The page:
Members of the three Ballarat library committees appear to have aged at a faster rate than that of the general community. It should not be assumed that Ballarat had a shortage of young men because the Ballarat branch of the ANA had 1,000 members and was claimed to be the largest branch in Australia.[34] In many instances, library committee representatives served in a voluntary capacity for twenty or even thirty years and, coupled with the fact that there were few elections, it was not uncommon for individuals to serve on their library committee `for life'. This is most obvious in Ballarat East where the average age of the men (there were no women) on the committee was thirty six in 1875 but had increased to sixty two years of age in 1890. James Vickery was seventy years old when he joined the committee in 1899 and William Thompson joined the committee at the age of seventy nine, having been born in 1791. In both instances they filled vacancies caused by the death of a colleague. A more extreme example can be found at the BMIL where that institute was under the careful stewardship of William Henry Batten from 1859-1910 and his son, Henry Cole Batten from 1910-1951.[35]

Subsidised private libraries

The most consistent criticism of nineteenth century institute and flee libraries was that they were merely private clubs for an elite group of men who used government grants to subsidise their personal reading habits. McCallum[36] accused all Ballarat library committees of displaying the same level of hypocrisy in that they sought government grants on the basis of providing generous terms of public access, whilst at the same time `paying obsessive attention to the discouragement of the general public'. All library committees bemoaned the lack of patronage by local residents but it was evident that none were prepared to make serious changes to the operation of their libraries. By the 1880s, most library committees had made all effort to comply with the terms of the government grant and, as a result, Ballarat's larger libraries each maintained two collections in the same building, one in a public reading room and the other, for the benefit of subscribers, in a separate room. Similarly, these concessions failed to impress politicians. In the 1850s various library committees had been awarded grants of 500 [pounds sterling] from the colonial government but by the 1880s library committees were struggling to obtain grants of one tenth of this amount and even then their requests were treated with considerable hostility. In 1883 Graham Berry claimed that both control and patronage of mechanics' institutes had `passed into the hands of the middle classes[37] and in 1887 Alexander Peacock claimed that there was no difference between institute and free libraries because they both discriminated against the bulk of the population.[38]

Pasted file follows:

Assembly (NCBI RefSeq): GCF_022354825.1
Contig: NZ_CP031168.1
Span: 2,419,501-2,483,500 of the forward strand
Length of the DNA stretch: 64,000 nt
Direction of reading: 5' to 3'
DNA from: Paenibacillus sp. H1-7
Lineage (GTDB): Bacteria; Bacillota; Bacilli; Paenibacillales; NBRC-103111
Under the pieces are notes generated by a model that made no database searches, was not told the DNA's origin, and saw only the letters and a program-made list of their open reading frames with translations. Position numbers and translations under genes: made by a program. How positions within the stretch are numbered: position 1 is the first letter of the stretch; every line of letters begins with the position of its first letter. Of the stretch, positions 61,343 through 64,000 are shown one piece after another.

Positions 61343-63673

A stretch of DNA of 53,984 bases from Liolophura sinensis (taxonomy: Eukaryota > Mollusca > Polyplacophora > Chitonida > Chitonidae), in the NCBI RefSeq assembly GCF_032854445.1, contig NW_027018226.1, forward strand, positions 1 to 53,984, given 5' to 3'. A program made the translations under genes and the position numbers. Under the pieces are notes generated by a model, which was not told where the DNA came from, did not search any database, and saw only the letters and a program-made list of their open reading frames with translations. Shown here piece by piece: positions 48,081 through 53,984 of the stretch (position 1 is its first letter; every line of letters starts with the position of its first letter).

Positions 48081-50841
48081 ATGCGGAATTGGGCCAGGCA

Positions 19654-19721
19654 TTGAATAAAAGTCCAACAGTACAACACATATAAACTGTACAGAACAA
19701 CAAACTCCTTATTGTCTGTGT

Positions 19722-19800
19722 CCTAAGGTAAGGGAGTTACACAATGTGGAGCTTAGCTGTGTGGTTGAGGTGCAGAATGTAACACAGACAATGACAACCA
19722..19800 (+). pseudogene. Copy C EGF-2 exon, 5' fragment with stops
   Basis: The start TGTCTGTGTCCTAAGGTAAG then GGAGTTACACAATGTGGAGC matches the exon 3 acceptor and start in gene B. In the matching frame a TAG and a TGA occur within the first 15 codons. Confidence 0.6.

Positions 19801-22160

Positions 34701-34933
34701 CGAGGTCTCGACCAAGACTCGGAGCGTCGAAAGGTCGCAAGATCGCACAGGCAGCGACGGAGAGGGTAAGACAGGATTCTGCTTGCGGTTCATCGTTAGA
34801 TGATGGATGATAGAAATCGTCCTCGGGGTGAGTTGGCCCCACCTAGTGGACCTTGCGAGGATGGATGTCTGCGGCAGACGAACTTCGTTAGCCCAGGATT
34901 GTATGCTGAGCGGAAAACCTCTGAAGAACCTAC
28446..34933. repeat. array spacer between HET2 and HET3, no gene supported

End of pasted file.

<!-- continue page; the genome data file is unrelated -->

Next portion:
Low patronage

In every annual report of the BEFL between 1877-1890 there were complaints about the low levels of patronage, but even the way in which this vital issue was reported changed over time. Initially, the committee pleaded with residents to join the library but toward the end of the nineteenth century the tone had changed as the committee criticised the public and said that local residents were foolish if they did not avail themselves of the treasures of this library. Finally, the repeated claim that `the collection merits greater appreciation from the public than it receives'[39] suggests that the committee had conceded defeat. Once again, it should be noted that this debate was far from one sided. At nearby Smythesdale, a lengthy argument took place when `Censorious' claimed that the library was `mismanaged by the committee who enjoyed all the benefits of a private library whilst continuing to solicit government grants'. Furthermore, `Censorious' claimed that the institute's committee treated casual readers like `lepers'. The secretary of the mechanics' institute attempted to refute these claims by alluding to the excellent book collection which included works in Hebrew, Greek, Latin, Italian, German and French. He also stated that, to him, it seemed fair that subscribers be allowed prior access to the new books, magazines and journals before this material was made available to the general public.[40] On another occasion, a Ballarat resident said that the public reading room at the BMIL `ranked only second to the Black Hole of Calcutta' and accused the committee of purchasing books that would have been regarded as offensive to family men, their wives and children.[41] The clear inference was that the BMIL offered far better facilities to its financial members than it did to the general public.

Conclusion